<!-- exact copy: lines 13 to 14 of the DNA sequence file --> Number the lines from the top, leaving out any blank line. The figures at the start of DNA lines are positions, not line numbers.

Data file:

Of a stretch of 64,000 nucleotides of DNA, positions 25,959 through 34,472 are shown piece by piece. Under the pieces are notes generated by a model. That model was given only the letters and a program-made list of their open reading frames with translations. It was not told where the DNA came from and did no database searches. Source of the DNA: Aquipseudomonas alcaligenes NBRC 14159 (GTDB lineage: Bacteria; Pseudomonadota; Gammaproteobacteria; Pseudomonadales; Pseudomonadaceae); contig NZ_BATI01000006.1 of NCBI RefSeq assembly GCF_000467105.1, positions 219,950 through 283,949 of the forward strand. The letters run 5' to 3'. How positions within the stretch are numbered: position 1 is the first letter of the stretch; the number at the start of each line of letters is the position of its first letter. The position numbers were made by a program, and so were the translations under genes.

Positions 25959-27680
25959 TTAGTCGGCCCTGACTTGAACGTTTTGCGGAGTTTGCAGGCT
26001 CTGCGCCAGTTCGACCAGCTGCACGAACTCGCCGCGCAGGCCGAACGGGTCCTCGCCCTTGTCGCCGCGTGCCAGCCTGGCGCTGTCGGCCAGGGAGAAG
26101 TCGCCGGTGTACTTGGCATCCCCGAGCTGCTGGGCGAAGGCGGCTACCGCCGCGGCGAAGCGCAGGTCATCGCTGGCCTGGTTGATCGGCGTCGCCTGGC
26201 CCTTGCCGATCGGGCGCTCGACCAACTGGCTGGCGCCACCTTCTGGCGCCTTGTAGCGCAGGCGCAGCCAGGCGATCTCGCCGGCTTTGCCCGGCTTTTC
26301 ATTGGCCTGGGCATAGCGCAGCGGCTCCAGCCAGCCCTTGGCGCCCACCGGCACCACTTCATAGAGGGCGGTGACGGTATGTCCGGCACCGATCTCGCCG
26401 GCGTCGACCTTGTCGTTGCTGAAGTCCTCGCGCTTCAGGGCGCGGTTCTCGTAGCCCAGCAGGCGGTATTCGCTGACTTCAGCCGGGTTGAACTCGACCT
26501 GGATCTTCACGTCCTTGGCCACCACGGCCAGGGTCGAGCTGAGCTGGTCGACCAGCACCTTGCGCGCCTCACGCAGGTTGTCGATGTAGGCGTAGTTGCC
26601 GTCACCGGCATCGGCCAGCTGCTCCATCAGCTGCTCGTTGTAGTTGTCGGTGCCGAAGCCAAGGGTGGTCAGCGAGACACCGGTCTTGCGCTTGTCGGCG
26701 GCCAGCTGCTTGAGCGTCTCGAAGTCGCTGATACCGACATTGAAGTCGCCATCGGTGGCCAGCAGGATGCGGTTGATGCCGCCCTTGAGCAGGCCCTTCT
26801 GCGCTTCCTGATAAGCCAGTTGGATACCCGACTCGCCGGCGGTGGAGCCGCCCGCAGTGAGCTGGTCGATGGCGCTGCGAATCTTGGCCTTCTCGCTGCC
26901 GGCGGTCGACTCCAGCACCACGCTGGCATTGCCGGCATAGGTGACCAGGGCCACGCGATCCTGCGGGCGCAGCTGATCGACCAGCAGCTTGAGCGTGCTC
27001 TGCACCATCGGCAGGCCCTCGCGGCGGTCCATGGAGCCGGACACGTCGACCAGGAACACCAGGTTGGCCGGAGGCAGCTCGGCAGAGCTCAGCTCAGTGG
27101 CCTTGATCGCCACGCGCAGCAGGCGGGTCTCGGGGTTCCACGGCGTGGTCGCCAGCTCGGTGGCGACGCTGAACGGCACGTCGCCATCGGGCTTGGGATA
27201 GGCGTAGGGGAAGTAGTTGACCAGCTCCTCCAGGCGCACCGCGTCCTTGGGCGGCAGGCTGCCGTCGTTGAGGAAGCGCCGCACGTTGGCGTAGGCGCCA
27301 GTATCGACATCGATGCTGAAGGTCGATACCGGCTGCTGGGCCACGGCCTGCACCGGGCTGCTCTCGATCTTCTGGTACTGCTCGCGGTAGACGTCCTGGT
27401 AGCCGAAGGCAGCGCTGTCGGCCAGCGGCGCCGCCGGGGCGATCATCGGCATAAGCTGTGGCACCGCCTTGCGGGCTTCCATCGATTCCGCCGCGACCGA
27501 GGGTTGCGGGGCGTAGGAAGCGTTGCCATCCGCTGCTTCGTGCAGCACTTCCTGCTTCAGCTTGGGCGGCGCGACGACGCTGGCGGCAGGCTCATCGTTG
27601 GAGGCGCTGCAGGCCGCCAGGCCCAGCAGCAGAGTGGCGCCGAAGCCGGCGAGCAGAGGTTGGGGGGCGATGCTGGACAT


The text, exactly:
26901 GGCGGTCGACTCCAGCACCACGCTGGCATTGCCGGCATAGGTGACCAGGGCCACGCGATCCTGCGGGCGCAGCTGATCGACCAGCAGCTTGAGCGTGCTC
27001 TGCACCATCGGCAGGCCCTCGCGGCGGTCCATGGAGCCGGACACGTCGACCAGGAACACCAGGTTGGCCGGAGGCAGCTCGGCAGAGCTCAGCTCAGTGG